The Cambridge History of English and American Literature in 18 Volumes (1907–21). rn VOLUME XVII. Later National Literature, Part II.XVII. Later Philosophy
§ 10. Chauncey Wright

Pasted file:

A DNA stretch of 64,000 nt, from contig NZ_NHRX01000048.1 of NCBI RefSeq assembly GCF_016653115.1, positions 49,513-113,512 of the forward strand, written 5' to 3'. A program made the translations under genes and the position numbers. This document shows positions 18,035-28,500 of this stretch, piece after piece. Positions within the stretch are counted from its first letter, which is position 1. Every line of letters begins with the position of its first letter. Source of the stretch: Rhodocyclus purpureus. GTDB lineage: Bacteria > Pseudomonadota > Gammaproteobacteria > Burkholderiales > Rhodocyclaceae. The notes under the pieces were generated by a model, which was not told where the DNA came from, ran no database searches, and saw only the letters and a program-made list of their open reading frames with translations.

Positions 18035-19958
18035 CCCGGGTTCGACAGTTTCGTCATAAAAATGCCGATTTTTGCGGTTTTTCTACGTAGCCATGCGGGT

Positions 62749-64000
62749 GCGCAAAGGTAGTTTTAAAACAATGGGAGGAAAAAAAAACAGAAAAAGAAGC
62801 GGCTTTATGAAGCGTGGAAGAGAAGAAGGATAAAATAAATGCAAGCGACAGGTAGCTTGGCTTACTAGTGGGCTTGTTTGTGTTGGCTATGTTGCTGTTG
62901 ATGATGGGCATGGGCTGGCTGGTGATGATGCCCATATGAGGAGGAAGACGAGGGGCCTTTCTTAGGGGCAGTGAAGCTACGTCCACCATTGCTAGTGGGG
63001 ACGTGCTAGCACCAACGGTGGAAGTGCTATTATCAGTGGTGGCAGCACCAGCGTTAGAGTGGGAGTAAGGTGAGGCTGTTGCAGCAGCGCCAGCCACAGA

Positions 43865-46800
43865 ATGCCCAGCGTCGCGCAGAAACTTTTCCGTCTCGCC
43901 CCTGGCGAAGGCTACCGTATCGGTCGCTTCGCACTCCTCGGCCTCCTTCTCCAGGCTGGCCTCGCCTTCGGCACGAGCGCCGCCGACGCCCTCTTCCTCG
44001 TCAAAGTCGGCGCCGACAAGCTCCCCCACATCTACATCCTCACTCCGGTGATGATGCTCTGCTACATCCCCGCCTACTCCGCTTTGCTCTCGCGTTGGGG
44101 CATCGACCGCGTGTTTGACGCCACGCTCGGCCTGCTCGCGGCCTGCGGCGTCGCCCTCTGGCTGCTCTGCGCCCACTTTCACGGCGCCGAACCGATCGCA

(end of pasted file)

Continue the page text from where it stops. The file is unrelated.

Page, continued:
Chauncey Wright (1830–75), a computer for the Nautical Almanac who had made important contributions to mathematics and physics, had, like most of the thinking men of his day, been brought up on Hamilton. But his reading of Mill converted Wright completely; and while never a disciple of Mill to the extent that Fiske was of Spencer, he was in a fair way to re-enforce and develop Mill’s logic in a most original manner when an untimely death cut him off. All his papers, published mostly in The North American Review (1864–73), fill only one volume. But if the test of a philosopher be intellectual keenness and persistent devotion to the truth rather than skill in making sweeping generalizations plausible, Chauncey Wright deserves a foremost place in American philosophy. Unlike Fiske, Wright knew at first hand the technique of biologic as well as mathematical and physical research, and his contribution to the discussion of natural selection was highly valued by Darwin. But he rejects the evolutionary philosophy of Spencer, not only because of its inadequate grasp of modern physics, nor merely because, like all cosmogonic philosophies, it goes beyond the bounds of known fact, but primarily because it is metaphysical, that is, it deals with the general laws of physics as abstract elements out of which a picture of the universe is to be drawn. To draw such a picture of the universe is a part of religion and of poetic or myth-making art. It does not belong to science. For whenever we go beyond the limited body of observed fact we order things according to our imagination and inevitably develop a cosmos as if it were an epic poem, with a beginning, middle, and end. The scientist, according to Wright, is interested in a general law like gravitation not as a description of the cosmos, but rather as a means for extending his knowledge of a field of concrete fact. Metaphysics speculated about universal gravitation before Newton. What Newton found was a law which enabled him to deduce the facts of the solar system and led to the discovery of many more facts which would not otherwise have come to light,—the existence of the planet Neptune, for instance. If the philosopher wishes to be scientific, let him discipline himself by carrying on an original investigation in some department of empirical science so as to gain a clear idea how knowledge is actually used as a basis for discovering new truths. Anticipating the instrumentalism of Dewey, as well as the pragmatism of James, Wright points out that the principles of modern mathematical and physical philosophy are rather the eyes with which nature is seen than the elements and constitution of the object discovered, that general laws are finders, not merely summaries of truth.